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'Giant dino' found in Argentina

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Scientists think they have found a new species of giant plant-eating dinosaur, Futalognkosaurus dukei, that roamed the Earth some 80m years ago.

It would have measured at least 32m (105ft) in length, making it one of the biggest dinosaurs ever found, Argentine and Brazilian palaeontologists say.

The skeleton showed signs that its owner had been eaten by predators.

The excavation site in Argentina has yielded a series of specimens since the first fossils were found there in 2000.


The plant-eater's skeleton came complete with fossilised leaves.

The skeleton found in Patagonia appears to represent a previously unknown species because of the unique structure of its neck.

Its name (pronounced foo-ta-long-koh-sohr-us) derives from the Mapuche Indian words for "giant chief of the lizards" and for Duke Energy Argentina, a company which helped fund its excavation.

'Something fantastic'

"This is one of the biggest [dinosaurs] in the world and one of the most complete of these giants that exist," said Jorge Calvo, director of the palaeontology centre at the National University of Comahue, Argentina.


Patagonia is rich in remains like this exposed dino spine.

He is lead author of a study on the dinosaur published in the peer-reviewed Annals of the Brazilian Academy of Sciences.

The dinosaur's remains are thought to have washed into a river, creating a barrier that collected the remains of other now-fossilised animals, fish and even leaves found at the site.

Since the first bones were found on the banks of Lake Barreales in the Argentine province of Neuquen in 2000, palaeontologists have dug up the dinosaur's neck, back region, hips and the first vertebra of its tail.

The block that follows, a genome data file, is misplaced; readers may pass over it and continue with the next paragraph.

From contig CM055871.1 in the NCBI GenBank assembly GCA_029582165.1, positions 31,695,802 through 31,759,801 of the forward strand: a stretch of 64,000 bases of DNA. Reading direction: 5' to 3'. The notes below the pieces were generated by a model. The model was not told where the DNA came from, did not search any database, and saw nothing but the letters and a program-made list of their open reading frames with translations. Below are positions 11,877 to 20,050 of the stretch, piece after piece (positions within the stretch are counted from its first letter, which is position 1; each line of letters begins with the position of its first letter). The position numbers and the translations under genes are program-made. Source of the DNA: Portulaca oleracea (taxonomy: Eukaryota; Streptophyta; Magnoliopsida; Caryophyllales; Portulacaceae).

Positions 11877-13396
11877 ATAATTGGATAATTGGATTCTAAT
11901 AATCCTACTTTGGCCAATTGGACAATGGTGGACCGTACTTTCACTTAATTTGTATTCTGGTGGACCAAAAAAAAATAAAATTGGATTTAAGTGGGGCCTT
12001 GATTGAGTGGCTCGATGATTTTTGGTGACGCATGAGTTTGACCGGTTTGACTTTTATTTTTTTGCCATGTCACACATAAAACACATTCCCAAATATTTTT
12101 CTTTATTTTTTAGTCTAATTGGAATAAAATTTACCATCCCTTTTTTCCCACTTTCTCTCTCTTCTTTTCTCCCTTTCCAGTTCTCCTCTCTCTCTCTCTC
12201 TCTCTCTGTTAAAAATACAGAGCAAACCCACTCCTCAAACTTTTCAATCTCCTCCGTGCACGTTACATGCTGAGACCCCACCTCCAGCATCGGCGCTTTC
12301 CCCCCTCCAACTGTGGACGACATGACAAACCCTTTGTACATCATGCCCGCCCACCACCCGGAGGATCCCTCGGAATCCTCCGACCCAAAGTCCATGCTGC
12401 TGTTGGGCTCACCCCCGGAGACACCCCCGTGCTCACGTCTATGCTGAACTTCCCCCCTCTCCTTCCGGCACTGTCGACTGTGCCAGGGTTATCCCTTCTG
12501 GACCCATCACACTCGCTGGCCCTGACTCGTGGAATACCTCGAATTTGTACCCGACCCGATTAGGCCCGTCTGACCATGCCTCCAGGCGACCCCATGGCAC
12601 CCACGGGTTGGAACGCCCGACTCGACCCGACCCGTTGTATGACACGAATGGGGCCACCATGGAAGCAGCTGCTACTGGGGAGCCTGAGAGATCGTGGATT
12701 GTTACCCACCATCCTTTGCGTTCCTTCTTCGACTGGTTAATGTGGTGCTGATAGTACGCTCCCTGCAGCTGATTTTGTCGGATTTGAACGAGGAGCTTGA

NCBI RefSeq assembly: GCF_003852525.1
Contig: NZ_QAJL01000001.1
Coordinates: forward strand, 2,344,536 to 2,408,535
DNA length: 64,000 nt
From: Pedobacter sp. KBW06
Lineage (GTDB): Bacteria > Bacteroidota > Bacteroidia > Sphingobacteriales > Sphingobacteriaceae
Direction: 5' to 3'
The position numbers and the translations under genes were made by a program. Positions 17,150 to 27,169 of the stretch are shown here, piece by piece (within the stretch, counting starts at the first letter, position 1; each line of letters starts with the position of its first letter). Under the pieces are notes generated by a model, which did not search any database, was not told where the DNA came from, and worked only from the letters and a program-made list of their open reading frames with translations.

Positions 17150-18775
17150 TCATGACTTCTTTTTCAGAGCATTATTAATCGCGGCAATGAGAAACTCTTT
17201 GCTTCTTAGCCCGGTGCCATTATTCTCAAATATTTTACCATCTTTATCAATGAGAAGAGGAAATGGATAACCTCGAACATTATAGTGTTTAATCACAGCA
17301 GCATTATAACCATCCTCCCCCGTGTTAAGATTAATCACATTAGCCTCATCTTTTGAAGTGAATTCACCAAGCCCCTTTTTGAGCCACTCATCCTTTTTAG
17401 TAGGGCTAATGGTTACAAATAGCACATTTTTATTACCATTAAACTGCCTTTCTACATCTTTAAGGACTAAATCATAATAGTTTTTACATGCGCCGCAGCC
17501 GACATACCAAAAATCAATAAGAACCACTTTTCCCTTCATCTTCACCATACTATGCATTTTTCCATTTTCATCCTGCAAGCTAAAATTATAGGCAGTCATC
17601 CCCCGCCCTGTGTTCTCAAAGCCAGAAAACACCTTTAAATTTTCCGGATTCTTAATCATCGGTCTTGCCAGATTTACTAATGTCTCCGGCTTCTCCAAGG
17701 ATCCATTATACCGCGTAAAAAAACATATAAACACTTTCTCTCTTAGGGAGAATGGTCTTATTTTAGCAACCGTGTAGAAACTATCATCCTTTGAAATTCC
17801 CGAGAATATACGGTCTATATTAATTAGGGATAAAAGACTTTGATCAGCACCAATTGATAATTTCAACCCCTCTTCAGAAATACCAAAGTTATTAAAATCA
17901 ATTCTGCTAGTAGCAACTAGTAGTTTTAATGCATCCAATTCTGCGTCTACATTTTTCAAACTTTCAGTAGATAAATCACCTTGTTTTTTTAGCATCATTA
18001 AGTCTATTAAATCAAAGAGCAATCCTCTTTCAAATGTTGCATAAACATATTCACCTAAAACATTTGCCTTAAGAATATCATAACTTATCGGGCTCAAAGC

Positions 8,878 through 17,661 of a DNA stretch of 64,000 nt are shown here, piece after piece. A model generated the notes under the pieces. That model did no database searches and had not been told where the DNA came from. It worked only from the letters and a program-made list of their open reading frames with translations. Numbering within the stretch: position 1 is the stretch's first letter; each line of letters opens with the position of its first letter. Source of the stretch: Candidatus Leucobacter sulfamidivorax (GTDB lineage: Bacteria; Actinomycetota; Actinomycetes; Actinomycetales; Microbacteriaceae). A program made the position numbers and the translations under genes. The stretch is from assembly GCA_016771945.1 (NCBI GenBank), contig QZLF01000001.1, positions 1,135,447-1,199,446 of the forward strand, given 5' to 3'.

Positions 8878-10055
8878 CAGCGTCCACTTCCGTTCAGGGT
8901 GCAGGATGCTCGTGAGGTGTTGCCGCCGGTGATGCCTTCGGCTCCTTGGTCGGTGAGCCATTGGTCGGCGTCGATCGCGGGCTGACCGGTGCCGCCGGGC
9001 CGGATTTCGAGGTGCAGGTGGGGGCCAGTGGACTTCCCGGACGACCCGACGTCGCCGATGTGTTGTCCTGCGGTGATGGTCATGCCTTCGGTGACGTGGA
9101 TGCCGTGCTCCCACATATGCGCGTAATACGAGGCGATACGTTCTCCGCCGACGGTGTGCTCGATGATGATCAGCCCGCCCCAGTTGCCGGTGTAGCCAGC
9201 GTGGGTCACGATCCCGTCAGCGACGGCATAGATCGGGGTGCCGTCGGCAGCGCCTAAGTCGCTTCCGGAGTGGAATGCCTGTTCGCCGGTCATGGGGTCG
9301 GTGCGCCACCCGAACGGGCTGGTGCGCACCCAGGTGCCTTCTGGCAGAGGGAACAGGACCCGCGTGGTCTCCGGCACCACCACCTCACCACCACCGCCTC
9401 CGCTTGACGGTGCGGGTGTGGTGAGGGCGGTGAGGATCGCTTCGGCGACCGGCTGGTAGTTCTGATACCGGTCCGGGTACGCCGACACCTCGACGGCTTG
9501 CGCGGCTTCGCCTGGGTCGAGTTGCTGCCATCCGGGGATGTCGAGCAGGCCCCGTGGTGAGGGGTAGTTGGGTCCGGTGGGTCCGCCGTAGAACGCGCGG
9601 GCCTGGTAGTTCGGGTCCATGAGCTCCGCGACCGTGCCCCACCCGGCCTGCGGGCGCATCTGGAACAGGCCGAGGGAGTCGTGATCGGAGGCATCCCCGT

"It's among the biggest dinosaur finds and the most complete for a giant dinosaur," Alexander Kellner, a researcher with the National Museum in Rio de Janeiro, told Reuters news agency.

"The accumulation of fish and leaf fossils, as well as other dinosaurs around the find, is just something fantastic. Leaves and dinosaurs together is a great rarity. It's like a whole lost world for us."

Researchers say the fossilised ecosystem points to a warm and humid climate in Patagonia, which had forests during the Late Cretaceous period.

The area is steppe-like now and almost bare of vegetation


Late Cretaceous beast: The remains are simply huge.

I am putting myself to the fullest possible use, which is all I think that any conscious entity can ever hope to do.

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I don't think my wife would let me keep him in the garage. X'D

Understand this lad, fate is a fickle lady. Work with the hand you're dealt and you may just be able to run your flag up the pole. Don't, and well, you may just find your mast cut down.

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It is wonderful that scientists are still discovering extinct animals. There are a huge diversity of animals and I wonder if we will ever come to discover even half of the creatures that once roamed this earth.


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